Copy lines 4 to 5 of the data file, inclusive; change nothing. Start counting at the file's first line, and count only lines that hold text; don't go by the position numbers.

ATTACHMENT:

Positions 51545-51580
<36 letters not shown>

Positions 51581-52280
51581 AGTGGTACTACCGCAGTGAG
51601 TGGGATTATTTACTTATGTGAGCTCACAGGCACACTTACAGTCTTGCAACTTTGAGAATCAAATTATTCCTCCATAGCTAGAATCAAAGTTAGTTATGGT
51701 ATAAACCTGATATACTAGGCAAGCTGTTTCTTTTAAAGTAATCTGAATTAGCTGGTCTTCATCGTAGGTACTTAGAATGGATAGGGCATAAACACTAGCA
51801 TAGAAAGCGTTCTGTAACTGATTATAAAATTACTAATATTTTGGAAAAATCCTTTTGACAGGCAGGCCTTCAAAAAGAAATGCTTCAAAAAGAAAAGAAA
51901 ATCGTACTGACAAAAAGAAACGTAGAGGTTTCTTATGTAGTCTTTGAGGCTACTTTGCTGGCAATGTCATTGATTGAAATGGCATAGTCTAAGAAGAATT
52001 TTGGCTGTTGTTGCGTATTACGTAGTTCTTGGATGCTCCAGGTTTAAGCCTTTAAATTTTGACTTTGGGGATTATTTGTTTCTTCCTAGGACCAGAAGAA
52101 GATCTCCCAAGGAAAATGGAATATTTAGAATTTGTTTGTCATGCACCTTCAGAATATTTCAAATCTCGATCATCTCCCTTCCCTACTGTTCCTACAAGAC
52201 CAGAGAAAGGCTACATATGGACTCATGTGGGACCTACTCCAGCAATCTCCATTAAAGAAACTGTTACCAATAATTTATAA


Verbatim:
51581 AGTGGTACTACCGCAGTGAG
51601 TGGGATTATTTACTTATGTGAGCTCACAGGCACACTTACAGTCTTGCAACTTTGAGAATCAAATTATTCCTCCATAGCTAGAATCAAAGTTAGTTATGGT